McCoy: Remembering ‘Tom Terrific’ and his impeccable baseball legacy

Tom Seaver was one of a kind. And his managers always wished they had five just like him, a rotation of Seaver, Seaver, Seaver, Seaver and Seaver.

Seaver was known as ‘The Franchise’ and ‘Tom Terrific’ during his years as a pitcher for the New York Mets — their best pitcher, their on- and off-the-field leader, indeed the team’s franchise.

There were not many battles Seaver couldn’t win, but this week he lost his long-time struggle with dementia, accentuated by COVID-19.

His baseball legacy is impeccable. He won three Cy Young Awards, led the National League in strikeouts five times, struck out 10 consecutive San Diego Padres en route to a 19-strikeout game.

He was a New York icon, as recognizable in Manhattan as the upraised arm of The Statue of Liberty. But Seaver had a better arm.

One of the most unexpected occurrences in baseball history was enacted on June 15, 1977. Who would trade one of the greatest pitchers in the game, especially in his totally dominating prime?

The New York Mets would. Seaver and Mets chairman M. Donald Grant were embroiled in a long-standing feud.

Grant traded him to the Cincinnati Reds and Seaver was in tears during his pre-departure press conference.

The first thing that happened when Seaver reported to the Reds was that Cincinnati icon, Joe Nuxhall, gave up his uniform number, 41, which he wore while pitching batting practice, to Seaver, who always wore 41.

Seaver won 311 games during his 20-year Hall of Fame career. He spent six of those years in Cincinnati and was 75-48.

In all his years with the Mets, he had not pitched a no-hitter. Three times he took no-hitters into the ninth inning and three times he pitched a one-hitter.

That changed while he was wearing the red cap of the Cincinnati Reds on June 16, 1978 — exactly a year-and-a-day after his trade to the Reds.

Seaver had won six straight games when he took the mound that day to face the last place St. Louis Cardinals

His good friend, catcher Johnny Bench, was out of the lineup with an ailing back and back-up catcher Don Werner was behind the plate.

“Seaver ran the show, called his own game,” said Werner. “I was just a spectator.” And he watched Seaver pitch his one-and-only no-hitter, a 4-0 victory just over two hours at Riverfront Stadium.

He and opposing pitcher John Denny, later a pitcher for the Reds, pitched no-hitters for four innings, but the Reds broke through and Seaver survived three walks, including one to open the ninth inning.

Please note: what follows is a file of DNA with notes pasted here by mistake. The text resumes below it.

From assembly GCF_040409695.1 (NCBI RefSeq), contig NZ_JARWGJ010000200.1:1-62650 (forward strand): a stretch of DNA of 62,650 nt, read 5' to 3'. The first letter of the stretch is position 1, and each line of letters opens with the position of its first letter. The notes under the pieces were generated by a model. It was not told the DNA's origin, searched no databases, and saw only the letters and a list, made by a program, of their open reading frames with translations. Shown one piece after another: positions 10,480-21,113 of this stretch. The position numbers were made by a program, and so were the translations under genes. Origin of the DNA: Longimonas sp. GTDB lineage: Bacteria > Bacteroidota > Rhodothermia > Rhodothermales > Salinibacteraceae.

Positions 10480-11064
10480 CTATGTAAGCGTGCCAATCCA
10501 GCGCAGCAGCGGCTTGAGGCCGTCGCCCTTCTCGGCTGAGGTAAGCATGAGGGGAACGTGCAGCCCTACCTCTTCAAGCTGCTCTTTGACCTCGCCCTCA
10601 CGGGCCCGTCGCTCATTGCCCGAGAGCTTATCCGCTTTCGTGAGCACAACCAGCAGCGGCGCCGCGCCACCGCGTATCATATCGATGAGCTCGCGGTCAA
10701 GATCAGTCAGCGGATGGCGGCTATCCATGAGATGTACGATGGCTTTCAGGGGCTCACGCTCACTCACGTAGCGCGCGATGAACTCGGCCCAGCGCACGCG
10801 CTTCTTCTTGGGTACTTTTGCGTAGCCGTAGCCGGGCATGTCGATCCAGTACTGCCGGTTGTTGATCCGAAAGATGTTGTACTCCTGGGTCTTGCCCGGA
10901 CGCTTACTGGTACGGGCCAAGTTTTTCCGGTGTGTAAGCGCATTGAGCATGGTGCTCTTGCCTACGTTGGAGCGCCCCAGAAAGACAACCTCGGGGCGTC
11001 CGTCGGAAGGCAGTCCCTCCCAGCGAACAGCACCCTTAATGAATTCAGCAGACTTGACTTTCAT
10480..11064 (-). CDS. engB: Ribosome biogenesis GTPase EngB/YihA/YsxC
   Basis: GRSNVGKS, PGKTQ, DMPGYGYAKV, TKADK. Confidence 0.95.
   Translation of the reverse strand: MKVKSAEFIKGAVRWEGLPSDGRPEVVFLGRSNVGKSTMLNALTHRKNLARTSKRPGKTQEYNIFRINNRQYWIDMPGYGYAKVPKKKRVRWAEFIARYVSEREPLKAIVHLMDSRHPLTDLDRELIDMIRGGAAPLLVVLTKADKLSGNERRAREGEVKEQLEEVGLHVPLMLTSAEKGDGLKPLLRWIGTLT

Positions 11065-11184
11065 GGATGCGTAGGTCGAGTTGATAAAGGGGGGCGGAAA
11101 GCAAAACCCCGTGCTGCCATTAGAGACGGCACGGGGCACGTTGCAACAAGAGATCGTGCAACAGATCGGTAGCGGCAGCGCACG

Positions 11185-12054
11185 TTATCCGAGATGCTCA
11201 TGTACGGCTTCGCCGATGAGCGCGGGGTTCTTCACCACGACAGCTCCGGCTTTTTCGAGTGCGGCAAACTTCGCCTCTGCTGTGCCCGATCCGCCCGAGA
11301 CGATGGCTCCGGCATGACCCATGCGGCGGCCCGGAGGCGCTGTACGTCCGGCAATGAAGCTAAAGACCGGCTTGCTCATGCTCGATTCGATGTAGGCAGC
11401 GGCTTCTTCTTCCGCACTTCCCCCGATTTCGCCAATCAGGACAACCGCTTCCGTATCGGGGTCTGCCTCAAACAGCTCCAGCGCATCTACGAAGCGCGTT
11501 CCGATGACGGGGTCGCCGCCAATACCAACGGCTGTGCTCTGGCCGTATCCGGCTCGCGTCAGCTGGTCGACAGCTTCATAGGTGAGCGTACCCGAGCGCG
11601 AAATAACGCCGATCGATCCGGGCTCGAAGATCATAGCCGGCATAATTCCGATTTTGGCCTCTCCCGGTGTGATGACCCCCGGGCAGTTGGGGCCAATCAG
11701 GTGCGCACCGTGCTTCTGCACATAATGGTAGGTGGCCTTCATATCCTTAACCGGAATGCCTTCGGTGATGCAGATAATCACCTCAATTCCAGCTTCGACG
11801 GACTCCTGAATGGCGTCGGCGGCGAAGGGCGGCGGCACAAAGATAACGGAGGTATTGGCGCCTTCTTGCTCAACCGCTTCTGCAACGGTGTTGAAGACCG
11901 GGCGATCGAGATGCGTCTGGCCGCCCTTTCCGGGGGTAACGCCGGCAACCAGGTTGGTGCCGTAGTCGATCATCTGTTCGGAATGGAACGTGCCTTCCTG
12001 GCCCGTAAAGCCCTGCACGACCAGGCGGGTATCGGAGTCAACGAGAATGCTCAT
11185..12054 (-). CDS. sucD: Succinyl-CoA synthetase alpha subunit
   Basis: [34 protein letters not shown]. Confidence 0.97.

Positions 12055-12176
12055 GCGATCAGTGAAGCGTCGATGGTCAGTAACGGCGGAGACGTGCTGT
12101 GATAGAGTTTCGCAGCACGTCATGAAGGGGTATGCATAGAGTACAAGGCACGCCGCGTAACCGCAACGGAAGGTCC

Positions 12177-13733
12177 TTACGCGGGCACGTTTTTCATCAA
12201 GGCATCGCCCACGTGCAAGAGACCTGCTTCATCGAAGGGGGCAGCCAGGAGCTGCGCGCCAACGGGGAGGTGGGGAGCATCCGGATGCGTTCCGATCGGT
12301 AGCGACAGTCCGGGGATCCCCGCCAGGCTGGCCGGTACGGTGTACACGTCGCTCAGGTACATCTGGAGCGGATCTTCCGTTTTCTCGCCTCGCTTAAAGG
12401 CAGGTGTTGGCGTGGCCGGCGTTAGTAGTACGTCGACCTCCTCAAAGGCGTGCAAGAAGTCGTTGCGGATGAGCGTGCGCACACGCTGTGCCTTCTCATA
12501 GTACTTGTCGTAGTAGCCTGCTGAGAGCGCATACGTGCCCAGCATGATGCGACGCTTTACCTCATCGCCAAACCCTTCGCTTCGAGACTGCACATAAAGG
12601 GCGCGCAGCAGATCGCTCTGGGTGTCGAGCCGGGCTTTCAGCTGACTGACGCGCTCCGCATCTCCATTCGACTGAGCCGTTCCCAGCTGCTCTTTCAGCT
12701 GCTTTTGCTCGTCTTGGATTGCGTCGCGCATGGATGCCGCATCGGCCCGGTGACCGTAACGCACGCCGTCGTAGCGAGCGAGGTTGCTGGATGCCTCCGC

“If you pitch long enough with good enough stuff you are bound to pitch a no-hitter sooner or later.” he said after accomplishing it during his 396th career start.

Upon his arrival in Cincinnati, Seaver quickly became the pitcing guru in the clubhouse, looked upon with the deepest respect by the young pitchers, Frank Pastore in particular.

Pastore was in awe of Seaver, idolized him, and tried to make himself over in Seaver’s image. He copied his wind-up, his delivery, right down to the way Seaver dipped low and dragged his knee on the ground during his delivery. And he spent more time at Seaver’s locker than Seaver did.

But Pastore was not Seaver. He was a carbon copy look-alike on the mound without the matching talent. And he struggled.

Finally, manager John McNamara told him, “You are not Tom Seaver. You can’t do what he does. Be yourself.”

Nobody could be Tom Seaver and few could do what he did.

In addition to his massive talent, Seaver was a highly intelligent man with a warped sense of humor.

Former writer Joe Minster of the Hamilton Journal-News always wore a suit and tie to cover games, long after it was no longer fashionable.

One day, as Minster conducted an interview, Seaver picked up a pair of scissors and snipped off Minster’s tie just below the knot. He permitted Minster to stew a couple of days, then presented him with three new silk ties.

Bench was not behind the plate the night Seaver pitched his no-hitter. But every year during Hall of Fame festivities in Cooperstown, Seaver and Bench were inseparable. Seaver’s infectious laughter could be heard across every room in which the pair inhabited.

That laughter is silenced now. But the echoes of that cackling giggle won’t be forgotten by anybody who ever heard it, even if just once.

And anybody who ever saw him work his magic on the mound, won’t forget the perfect mechanics, the knee-dragging delivery and the frustration of the guy standing in the batter’s box.

Hal McCoy has covered the Reds since 1973 and was inducted into the Baseball Hall of Fame in 2002.

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